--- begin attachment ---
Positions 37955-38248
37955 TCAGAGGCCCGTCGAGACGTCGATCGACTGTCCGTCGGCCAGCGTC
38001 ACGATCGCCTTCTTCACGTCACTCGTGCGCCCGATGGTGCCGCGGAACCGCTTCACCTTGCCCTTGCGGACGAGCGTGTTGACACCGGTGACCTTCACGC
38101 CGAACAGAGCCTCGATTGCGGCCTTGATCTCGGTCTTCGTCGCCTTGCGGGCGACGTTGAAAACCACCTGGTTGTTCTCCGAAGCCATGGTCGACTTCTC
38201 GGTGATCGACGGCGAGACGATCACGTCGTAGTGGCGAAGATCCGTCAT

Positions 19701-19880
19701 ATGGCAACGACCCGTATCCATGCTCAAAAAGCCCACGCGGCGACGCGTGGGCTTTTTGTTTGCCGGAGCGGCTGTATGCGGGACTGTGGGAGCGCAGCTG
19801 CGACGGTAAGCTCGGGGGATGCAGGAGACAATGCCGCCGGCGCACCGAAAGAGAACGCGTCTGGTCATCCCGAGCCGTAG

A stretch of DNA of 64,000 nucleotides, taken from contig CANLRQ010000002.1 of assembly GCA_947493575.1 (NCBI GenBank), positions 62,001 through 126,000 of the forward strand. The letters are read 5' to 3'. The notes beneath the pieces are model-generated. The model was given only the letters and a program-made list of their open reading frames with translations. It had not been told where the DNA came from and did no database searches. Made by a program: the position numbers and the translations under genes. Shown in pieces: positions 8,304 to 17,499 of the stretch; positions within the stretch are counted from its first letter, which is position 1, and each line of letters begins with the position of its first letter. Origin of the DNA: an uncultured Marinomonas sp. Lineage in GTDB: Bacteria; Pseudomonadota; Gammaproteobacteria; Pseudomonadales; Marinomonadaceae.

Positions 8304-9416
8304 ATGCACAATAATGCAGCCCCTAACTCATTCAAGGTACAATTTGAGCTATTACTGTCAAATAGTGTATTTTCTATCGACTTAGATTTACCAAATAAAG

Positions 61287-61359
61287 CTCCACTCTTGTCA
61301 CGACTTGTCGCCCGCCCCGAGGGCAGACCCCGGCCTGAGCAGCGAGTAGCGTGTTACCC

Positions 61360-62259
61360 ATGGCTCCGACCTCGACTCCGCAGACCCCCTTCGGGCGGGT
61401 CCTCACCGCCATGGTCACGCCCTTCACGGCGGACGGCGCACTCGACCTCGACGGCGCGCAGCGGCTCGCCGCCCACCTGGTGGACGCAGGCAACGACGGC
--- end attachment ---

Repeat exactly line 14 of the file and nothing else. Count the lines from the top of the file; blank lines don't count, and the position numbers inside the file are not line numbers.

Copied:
61301 CGACTTGTCGCCCGCCCCGAGGGCAGACCCCGGCCTGAGCAGCGAGTAGCGTGTTACCC